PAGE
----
Arsène unedited on the subject of refs, plus trafficking of child footballers
I’m hoping that, with all the work I’ve put in over the last couple of weeks (ie, writing fairly complicated articles on the topics of FIFA, money laundering, Barcelona, and FIFA again), Untold readers will forgive me for just submitting a simple Untold Media update this time around.
Really, the media has been much better behaved than usual lately, which has given me time to focus on some other topics. But I thought I’d do the following brief Untold Media update on three stories that I thought were worth covering.
Story 1: Thank you bjtgooner
Ok, this isn’t really a media story. This is just my effort to thank regular UM contributor bjtgooner, who has been so excellent in terms of submitting media reports to me on a regular basis, and whose reports I have nonetheless not used in an article for months. I want to make sure he gets credit for his substantial contribution. Thanks 🙂
Story 2: Arsène unedited on the subject of refs
I’ve noticed an upsurge in the comments sections recently on the topic of “why it is that Arsène and co. are ‘so willing’ to submit to the abuse that comes their way?” But are they? I thought that the following comments from Arsène’s pre-QPR press conference, unedited, would be quite revealing on this subject, and I would love to hear full-on debate in the comments afterwards.
The following is transcribed from Arsenal player. (and unlike some other people whose names I won’t mention), I’ve noted any place where I’ve made edits:
[starting about 3 minutes in, all emphasis from Arsène]
“Q: And a touchline ban, probably, for you [Arsène], another improper conduct charge?
Arsène: I play 200 games in Europe, and suddenly people discover I can be suspended. I don’t know if I am, and if I am, it’s not justified. And I will straight away appeal.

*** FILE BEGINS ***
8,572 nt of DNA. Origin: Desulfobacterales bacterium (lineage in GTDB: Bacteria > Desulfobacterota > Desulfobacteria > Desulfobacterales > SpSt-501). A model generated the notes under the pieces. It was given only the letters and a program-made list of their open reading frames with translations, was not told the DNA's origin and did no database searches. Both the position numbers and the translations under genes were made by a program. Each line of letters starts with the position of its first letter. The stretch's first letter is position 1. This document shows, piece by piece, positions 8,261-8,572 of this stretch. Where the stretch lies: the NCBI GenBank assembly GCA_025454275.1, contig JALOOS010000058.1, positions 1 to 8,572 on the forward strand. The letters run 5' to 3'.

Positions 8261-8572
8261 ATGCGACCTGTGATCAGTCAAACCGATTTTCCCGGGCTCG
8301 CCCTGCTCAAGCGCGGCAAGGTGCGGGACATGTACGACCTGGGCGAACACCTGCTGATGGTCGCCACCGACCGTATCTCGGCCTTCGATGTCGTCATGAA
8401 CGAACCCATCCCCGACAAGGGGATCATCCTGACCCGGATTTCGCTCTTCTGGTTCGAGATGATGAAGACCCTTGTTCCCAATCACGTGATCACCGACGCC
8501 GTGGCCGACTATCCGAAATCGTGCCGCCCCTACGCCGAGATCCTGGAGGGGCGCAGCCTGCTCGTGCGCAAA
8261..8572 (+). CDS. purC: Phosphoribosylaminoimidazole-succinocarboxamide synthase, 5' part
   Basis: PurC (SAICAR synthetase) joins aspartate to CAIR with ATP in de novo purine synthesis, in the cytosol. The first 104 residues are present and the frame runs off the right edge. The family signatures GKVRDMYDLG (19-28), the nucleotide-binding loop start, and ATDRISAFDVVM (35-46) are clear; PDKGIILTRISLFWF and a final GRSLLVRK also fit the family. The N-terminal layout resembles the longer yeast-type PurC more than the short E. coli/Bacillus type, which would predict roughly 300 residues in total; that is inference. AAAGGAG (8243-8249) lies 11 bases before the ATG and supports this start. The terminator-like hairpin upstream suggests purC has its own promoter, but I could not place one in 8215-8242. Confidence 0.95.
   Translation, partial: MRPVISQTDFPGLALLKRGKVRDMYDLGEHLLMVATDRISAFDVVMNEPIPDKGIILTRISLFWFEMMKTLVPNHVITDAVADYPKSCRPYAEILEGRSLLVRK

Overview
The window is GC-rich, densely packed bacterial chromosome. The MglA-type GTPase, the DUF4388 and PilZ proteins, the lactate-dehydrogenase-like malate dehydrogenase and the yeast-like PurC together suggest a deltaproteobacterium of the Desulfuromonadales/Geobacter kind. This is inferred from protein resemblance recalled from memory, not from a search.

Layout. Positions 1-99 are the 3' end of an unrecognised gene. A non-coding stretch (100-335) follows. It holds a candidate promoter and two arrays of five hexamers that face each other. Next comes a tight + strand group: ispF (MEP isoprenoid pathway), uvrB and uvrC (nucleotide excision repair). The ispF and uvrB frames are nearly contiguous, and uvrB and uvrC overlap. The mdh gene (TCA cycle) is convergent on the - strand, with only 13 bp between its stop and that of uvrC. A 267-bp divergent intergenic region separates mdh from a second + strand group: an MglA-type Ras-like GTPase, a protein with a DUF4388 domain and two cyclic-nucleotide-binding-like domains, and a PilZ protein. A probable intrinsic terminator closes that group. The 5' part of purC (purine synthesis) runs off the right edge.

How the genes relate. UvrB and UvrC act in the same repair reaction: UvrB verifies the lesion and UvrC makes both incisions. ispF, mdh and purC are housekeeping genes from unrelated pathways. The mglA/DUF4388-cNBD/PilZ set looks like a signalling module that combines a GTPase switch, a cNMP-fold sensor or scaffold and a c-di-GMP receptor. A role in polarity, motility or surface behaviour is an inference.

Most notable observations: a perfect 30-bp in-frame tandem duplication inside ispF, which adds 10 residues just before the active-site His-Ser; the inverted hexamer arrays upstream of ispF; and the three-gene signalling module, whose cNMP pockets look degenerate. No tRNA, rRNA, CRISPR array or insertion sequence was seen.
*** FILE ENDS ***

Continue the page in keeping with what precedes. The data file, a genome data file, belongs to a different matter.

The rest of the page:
Arsène: Because they transf… because I believe that uhhh, they’ve transformed now, UEFA competition… the referees in unspeakable, untouchable, icons, and you cannot even have a word. The only thing they understand after the game is report.
And I believe that when you have 25 years, basically, consecutively, in Europe you can still ask the referee…that you can have some discussion with him… and it’s very difficult to understand. And last year I’ve been suspended. A second time. First time was not justified.
The second time was a joke. Because they told me what to do, and after, they said ‘no, sorry, we were wrong,’ And so, I have a bit at the moment, difficulties with UEFA, but… And I can take what is wrong on my side, but in these difficult, different situations…I think their go a bit overboard if they suspend me.
Q: Picture of you there with Patrick Vieira Arsène, can I give you his quote? ‘When Manchester United Play at home, they may get an advantage that some other teams might not get.’ Do you agree with that?
Arsène: He spoke with his heart, and I don’t know what… It was after the decision on Monday night where Fulham didn’t get the penalty, and in fairness, it was penalty. It just shows one more thing, that the referees need help. Video assistance, and then they will gain credibility. And there will be no suspicion.
If the referee was a difficult decision to make, if he had ANY assistance from video, he would have given penalty or no penalty, but it would have been a decision that will be no suspicion, you know?
The other thing I would say, on the evidence of the numbers, at least you can say Arsenal doesn’t get ANY advantage from ANYBODY, because we have zero penalties, you know?